View Full Version : Public hearing on Ophir Mine Closures

01-25-2005, 10:59 AM
To all interested parties:
It has come to my attention, albeit short timing, that there is going to be a "town" meeting of sorts, hosted by the Division of Oil, Gas and Mining. It is regarding the closing of 143 mines in and around Ophir. This, to me, is a prime example of what we do not want to happen. I would invite you, and anyone you think may be interested, to make your voice heard at this meeting. I will be there representing Gold Rush Expeditions and the Utah Ghost Town and Mining Preservation Group. If any of you would like to car pool into Tooele from the SL valley please shoot me an email and maybe we can arrange something. Otherwise the details are listed below:

Location: Tooele Library , 128 West Vine Street
Date: Jan 26, 2005
Time: 4:00pm to 7:00pm.
Details: They will be talking about the work that they will be doing in the vicinity
of Ophir town closing 143 abandoned mines.

Press Releases About the Abandoned Mine Reclamation Program

January 10, 2005 - OPEN HOUSE WILL DETAIL PLANS TO CLOSE OPHIR ABANDONED MINES (http://ogm.utah.gov/amr/press.htm#January10)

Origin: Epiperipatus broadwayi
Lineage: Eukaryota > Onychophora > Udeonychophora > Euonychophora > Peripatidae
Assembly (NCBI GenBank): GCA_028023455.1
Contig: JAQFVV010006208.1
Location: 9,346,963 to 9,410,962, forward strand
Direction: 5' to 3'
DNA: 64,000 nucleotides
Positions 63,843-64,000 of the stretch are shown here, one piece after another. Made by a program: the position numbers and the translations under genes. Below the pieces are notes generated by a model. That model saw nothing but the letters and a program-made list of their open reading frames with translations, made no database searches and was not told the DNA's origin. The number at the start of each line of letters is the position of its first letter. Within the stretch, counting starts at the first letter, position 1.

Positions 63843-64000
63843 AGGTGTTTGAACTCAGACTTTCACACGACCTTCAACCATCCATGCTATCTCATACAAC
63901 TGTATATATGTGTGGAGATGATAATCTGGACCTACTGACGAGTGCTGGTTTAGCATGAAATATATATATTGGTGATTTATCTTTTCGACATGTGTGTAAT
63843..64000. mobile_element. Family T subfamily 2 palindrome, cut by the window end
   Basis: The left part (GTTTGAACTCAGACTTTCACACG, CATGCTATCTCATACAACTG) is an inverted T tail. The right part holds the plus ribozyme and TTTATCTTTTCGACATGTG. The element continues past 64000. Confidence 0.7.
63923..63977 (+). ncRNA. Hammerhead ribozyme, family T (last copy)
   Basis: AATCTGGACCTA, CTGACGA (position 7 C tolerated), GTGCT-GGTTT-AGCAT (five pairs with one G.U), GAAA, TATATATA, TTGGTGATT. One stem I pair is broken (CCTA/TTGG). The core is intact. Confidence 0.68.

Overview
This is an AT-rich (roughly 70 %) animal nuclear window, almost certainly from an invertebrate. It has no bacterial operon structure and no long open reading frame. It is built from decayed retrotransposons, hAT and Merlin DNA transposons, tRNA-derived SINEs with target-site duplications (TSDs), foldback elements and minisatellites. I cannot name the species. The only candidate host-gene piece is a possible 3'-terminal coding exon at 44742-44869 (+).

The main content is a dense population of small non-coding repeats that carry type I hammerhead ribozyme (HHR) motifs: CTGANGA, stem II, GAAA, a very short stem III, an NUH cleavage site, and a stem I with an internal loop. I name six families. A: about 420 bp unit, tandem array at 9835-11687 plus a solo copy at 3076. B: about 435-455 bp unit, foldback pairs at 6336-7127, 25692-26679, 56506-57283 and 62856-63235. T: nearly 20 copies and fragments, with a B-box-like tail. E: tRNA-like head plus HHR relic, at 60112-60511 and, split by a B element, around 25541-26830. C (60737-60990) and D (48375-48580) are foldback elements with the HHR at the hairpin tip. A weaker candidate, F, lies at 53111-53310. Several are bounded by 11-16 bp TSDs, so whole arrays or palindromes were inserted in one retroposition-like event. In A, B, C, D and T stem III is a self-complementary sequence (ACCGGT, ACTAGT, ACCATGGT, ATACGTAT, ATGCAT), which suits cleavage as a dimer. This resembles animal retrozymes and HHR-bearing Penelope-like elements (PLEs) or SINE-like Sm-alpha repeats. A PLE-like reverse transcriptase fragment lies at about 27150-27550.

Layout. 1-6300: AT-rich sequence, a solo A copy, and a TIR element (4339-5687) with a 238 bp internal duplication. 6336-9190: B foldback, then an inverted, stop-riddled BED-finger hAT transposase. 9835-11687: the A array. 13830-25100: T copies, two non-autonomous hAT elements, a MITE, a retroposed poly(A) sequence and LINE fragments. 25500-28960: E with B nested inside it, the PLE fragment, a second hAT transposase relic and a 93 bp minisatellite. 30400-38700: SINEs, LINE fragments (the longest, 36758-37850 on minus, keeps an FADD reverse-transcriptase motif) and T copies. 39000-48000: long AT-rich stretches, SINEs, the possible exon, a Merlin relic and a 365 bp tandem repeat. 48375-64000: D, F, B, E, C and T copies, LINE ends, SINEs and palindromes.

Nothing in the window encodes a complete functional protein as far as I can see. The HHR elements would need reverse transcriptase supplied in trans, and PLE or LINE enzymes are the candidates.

January 18, 2005 - PROJECT WILL CLOSE ABANDONED MINES NEAR VERNON (http://ogm.utah.gov/amr/press.htm#January18)



January 10, 2005

Contact: Jim Springer (801) 538-5324



The Utah Division of Oil, Gas and Mining will hold an open house to present information about a proposal to close abandoned mines in Ophir. The meeting will be held in the Tooele City Library, 128 West Vine Street, on January 26, 2005, from 4:00 p.m. to 7:00 p.m.

The project calls for closing entry to approximately 143 abandoned mine openings in the vicinity of the Ophir town site. Work is expected to begin in the late summer and early fall of 2005.

�It�s our intention to maintain the historic features of the mining district,� explained Abandoned Mine Reclamation Program Administrator Tony Gallegos. �Mine openings will be closed using a variety of methods such as backfilling, construction of concrete block walls or placement of steel grates.

People are often attracted to explore abandoned mines, but what seems to be a harmless adventure can easily turn to tragedy. Old mines present numerous dangers, Gallegos said. A roof can fall, side walls may collapse, or vertical shafts obscured by debris or darkness may send a person tumbling to their death. Oxygen can be limited and toxic gases may accumulate in unventilated areas that can easily cause the unwary adventurer to black out. There are thousands of abandoned mines scattered throughout the state, noted Gallegos. Our slogan is good advice, Stay Out and Stay Alive!

For more information about the Ophir Abandoned Mine Reclamation project, contact Amber Fortner, project manager, at 801-538-5437.

Many thanks to VCM for bringing this meeting to our attention.
Thank you all for your continued support and interest.

Corey T. Shuman
Gold Rush Expeditions
www.goldrushexpeditions.com (http://www.goldrushexpeditions.com/)
Proud Sponsor of the UGTMPG